Ronald Syme’s Francis Drake: Sailor of the Unknown Seas has no formal chapter or section divisions but is divided loosely into a series of roughly chronological scenes, beginning with the Drake family escaping by night over Dartmoor from the depredations of Queen Mary’s Catholic agents. The narrative then skips to Francis Drake’s boyhood aboard a hulk of a ship in Plymouth harbor and his early voyages with John Hawkins, his uncle and early mentor who became his companion in his voyages to the New World. Sketches and one map of Drake’s travels help to break up the otherwise uninterrupted text, but Syme provides good visual descriptions that anchor scenes in specific locales.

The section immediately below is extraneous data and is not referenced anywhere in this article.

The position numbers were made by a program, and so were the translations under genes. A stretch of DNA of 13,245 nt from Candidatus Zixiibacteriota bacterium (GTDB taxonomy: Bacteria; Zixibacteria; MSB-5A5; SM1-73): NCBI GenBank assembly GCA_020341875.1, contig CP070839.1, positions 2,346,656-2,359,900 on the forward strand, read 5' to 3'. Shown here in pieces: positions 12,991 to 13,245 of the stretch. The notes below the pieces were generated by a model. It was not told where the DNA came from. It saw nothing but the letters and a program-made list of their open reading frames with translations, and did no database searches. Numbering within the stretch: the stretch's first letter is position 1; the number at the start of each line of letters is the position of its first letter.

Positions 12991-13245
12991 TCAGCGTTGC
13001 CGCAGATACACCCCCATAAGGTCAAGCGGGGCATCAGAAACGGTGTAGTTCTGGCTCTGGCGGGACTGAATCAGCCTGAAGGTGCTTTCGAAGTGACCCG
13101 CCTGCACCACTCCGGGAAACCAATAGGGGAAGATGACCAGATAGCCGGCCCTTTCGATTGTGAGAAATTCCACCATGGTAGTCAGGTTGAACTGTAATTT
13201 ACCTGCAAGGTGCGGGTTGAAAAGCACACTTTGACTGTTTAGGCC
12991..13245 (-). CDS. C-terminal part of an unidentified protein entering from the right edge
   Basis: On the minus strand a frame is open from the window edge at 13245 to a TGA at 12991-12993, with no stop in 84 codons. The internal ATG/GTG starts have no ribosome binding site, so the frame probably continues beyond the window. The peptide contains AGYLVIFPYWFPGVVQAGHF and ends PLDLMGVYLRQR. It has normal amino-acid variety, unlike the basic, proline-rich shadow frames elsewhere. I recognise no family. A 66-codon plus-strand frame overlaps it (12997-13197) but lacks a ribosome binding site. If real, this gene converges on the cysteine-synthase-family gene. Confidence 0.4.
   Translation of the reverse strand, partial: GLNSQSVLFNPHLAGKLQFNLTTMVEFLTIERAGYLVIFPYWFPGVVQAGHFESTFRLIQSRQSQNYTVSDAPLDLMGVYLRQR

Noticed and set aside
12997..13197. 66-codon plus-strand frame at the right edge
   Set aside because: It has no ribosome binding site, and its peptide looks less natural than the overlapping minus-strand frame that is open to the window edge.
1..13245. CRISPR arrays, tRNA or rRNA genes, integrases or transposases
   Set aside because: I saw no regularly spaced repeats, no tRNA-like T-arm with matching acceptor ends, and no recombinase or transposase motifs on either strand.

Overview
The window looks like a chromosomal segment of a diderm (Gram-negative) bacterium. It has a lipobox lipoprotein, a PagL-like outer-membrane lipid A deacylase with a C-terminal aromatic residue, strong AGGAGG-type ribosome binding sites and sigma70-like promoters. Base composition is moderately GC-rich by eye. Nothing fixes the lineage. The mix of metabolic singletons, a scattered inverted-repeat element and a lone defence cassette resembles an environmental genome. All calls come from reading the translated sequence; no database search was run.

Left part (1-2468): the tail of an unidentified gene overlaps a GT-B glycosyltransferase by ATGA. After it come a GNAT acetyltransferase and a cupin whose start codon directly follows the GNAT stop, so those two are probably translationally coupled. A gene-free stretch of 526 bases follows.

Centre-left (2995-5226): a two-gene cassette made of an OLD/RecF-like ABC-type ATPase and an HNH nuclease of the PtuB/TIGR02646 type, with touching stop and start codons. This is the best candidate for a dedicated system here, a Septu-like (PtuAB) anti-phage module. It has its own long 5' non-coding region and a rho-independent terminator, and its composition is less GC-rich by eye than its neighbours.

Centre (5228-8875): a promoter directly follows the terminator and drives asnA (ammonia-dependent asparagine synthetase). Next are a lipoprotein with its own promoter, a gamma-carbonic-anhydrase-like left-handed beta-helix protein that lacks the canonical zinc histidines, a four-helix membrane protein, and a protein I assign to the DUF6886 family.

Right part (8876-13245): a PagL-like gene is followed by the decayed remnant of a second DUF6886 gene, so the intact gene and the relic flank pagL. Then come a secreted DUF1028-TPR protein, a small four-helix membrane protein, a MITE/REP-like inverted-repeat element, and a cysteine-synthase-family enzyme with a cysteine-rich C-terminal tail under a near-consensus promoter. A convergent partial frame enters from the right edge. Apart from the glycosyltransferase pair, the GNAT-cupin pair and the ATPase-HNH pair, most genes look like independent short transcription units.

The young Drake set off with John Hawkins to West Africa in order to transport slaves to the West Indies, and the reader shares his adventures raiding the Spanish colonies in Veracruz, Mexico, and in other coastal towns around the Caribbean. Sailing with his brothers John and Joseph, Drake took on the Spanish Empire at Nombre de Dios in Panama and throughout the area (Drake was the first Englishman to see the Pacific Ocean). Syme shows Drake adventuring in tropical jungles, harassing the Spanish unmercifully, and capturing and sometimes burying treasure in the best piratical tradition. Yet he also served his country’s ambitions in the New World by challenging the monopoly of the dominant European empire.
The young reader is next shown Drake’s most famous achievement: His view of the Pacific whetted his appetite for further westward exploration, and with Elizabeth’s...
(The entire section is 644 words.)